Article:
Nearly four weeks into our enforced period of lockdown, there has been much discussion of how we are all adjusting to what is becoming our ‘new normal’. This is a defining event of our times and as such, I would argue that the term ‘new normal’, downplays the incredible level of ongoing change we all need to react to as individuals, organisations, communities and as a society, to ensure our survival. We cannot become complacent in our adjustment; we need to be strategic, proactive and positive to remain focused on future sustainability for us all in this time of uncertainty and worry. Essentially, we need to accept, adapt and embrace the changes to come.
This is not a new normal. It’s a new era.
As well as the short term impact, there will be profound change on the social fabric of our society longer term. This crisis will be the catalyst for long term change, change we must anticipate and prepare for, change we must ensure is for the better. This is especially true for the most vulnerable and for vital services, none more so than the NHS and all those we are relying on through such challenging times. As a charity, we have a clear responsibility to demonstrate our resilience, innovation, creativity and determination to react to these changes and continue to support and care for our patients and communities in the most meaningful and effective ways possible.
There will be undoubted hardships and sacrifices ahead, particularly for those who have experienced unimaginable loss and the most vulnerable in our society. We should reflect on what have been the most powerful and effective ways of responding to the Coronavirus pandemic, to consider how best to move forward collectively and support those who will continue to need our help.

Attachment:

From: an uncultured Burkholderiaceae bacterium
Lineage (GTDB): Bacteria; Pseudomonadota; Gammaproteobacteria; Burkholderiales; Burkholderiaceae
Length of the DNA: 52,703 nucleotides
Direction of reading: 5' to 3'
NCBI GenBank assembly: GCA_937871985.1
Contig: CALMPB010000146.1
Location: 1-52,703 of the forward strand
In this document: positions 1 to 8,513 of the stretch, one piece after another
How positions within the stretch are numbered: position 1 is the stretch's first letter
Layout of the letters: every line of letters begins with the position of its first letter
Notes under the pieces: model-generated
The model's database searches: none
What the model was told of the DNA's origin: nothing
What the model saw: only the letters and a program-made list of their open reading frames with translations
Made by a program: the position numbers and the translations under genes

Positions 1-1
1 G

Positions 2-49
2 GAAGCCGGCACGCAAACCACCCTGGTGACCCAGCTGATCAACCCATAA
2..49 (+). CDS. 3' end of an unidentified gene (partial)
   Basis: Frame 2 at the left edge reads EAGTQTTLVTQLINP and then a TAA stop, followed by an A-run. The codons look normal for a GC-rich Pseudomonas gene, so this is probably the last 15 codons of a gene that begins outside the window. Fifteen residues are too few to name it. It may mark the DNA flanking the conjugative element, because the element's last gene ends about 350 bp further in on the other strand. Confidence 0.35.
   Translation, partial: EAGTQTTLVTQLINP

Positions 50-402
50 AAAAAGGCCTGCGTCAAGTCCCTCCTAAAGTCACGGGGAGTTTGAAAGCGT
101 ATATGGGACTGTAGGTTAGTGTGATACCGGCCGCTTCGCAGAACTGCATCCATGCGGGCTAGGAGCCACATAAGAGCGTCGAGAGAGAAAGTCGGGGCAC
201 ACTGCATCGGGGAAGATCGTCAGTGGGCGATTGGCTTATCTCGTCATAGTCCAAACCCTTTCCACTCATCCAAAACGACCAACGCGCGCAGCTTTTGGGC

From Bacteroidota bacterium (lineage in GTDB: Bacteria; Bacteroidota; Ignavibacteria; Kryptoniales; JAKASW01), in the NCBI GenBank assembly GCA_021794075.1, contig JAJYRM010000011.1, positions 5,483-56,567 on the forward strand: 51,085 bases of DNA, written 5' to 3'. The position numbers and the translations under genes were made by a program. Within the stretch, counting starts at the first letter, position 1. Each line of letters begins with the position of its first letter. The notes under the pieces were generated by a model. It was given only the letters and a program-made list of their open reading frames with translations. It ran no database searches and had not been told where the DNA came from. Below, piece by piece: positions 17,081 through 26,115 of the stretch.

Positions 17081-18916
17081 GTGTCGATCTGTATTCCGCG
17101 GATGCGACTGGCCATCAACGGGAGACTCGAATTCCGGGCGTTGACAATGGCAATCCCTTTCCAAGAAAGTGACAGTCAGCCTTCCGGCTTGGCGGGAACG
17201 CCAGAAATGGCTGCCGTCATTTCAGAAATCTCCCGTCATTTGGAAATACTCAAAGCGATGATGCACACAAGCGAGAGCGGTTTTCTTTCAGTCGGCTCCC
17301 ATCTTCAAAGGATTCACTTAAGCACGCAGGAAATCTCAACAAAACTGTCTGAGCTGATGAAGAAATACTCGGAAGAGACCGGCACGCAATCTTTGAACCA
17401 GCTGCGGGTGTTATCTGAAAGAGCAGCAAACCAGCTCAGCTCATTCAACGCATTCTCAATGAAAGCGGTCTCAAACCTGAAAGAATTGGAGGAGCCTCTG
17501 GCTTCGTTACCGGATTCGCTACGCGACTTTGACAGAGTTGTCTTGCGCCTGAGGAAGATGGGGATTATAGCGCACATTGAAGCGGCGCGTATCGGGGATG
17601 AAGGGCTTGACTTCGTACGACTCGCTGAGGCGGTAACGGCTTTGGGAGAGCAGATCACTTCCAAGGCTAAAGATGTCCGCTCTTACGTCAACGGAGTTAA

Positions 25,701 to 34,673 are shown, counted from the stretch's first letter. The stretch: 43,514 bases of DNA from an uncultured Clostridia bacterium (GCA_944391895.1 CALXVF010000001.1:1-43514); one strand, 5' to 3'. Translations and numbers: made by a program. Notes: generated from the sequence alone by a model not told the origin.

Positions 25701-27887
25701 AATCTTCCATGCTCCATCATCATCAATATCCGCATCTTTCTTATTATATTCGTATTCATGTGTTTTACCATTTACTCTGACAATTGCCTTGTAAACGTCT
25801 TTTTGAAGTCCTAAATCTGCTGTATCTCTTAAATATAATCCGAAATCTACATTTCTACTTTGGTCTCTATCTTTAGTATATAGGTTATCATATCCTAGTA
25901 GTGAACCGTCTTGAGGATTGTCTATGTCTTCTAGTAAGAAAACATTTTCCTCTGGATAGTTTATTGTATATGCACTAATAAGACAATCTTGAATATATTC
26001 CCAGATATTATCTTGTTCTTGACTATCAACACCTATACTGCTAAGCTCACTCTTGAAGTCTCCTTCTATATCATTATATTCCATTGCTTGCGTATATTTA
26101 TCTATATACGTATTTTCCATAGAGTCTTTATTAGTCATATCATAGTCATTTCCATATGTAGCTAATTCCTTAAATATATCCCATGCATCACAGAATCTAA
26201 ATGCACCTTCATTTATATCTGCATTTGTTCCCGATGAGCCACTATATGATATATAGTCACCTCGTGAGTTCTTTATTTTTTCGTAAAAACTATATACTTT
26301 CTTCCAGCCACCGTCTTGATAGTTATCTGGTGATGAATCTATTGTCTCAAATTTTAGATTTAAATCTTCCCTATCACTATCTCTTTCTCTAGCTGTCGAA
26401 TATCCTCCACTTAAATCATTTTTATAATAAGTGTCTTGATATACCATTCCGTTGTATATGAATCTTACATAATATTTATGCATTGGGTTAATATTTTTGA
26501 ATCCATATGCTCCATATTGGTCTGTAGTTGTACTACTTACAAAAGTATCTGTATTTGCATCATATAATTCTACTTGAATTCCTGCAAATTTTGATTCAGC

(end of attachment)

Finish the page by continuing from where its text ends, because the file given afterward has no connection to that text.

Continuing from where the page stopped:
What has proved to be most important? Family, friendship, community, philanthropy, generosity, and innovation; coming together as a catalyst for good and using our resources to be kind and caring towards one another. Not all charities and businesses will survive this crisis and therefore our kindness, sense of community and togetherness, as well as our philanthropic actions need to continue once the crisis abates.
Our new normal should involve adjusting to and planning for a new era for the charity sector. We will get through this together if we think differently, consider our purpose and values, and work collectively to maximise the impact of our funds, resources and expertise. We can learn from what we have experienced, and transform that learning into a better strategy for the future of our sector and our communities.
We have a long, hard road ahead. Our patients and communities will continue to depend on us more than ever. And our NHS will continue to need our collaborative support. They deserve our very best, and this new era will demand us to be even better still.